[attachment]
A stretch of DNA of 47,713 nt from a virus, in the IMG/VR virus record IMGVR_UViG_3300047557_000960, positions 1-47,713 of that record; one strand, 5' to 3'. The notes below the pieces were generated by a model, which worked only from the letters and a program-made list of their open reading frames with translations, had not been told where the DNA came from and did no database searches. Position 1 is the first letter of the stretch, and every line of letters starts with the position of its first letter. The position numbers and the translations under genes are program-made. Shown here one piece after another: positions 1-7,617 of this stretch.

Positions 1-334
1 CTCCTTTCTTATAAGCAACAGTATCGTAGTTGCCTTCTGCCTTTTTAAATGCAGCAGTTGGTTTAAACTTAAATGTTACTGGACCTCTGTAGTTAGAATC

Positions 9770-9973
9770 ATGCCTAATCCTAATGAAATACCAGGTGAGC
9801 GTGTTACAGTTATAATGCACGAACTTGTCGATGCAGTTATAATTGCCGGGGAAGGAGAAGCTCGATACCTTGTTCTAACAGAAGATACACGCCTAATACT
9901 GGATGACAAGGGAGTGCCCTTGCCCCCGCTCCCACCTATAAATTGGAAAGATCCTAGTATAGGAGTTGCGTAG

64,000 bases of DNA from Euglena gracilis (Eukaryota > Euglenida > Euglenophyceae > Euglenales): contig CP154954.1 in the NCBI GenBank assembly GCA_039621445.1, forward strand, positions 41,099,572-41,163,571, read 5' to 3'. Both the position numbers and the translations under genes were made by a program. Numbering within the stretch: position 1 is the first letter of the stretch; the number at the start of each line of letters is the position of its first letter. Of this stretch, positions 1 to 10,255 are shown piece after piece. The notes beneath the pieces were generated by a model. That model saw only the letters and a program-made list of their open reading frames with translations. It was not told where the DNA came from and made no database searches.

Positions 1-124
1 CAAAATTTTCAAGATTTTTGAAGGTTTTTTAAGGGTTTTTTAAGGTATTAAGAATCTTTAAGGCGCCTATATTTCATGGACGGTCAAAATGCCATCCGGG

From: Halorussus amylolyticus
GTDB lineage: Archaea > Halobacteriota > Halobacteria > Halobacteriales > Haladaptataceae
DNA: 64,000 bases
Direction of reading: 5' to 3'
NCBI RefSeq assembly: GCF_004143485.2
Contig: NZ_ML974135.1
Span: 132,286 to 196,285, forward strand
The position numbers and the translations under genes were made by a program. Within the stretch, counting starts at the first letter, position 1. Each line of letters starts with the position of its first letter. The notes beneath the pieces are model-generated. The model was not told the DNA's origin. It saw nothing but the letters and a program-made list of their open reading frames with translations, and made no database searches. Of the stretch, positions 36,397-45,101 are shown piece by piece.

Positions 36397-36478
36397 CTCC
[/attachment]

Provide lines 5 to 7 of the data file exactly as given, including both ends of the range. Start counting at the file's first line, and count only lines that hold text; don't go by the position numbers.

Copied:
9770 ATGCCTAATCCTAATGAAATACCAGGTGAGC
9801 GTGTTACAGTTATAATGCACGAACTTGTCGATGCAGTTATAATTGCCGGGGAAGGAGAAGCTCGATACCTTGTTCTAACAGAAGATACACGCCTAATACT
9901 GGATGACAAGGGAGTGCCCTTGCCCCCGCTCCCACCTATAAATTGGAAAGATCCTAGTATAGGAGTTGCGTAG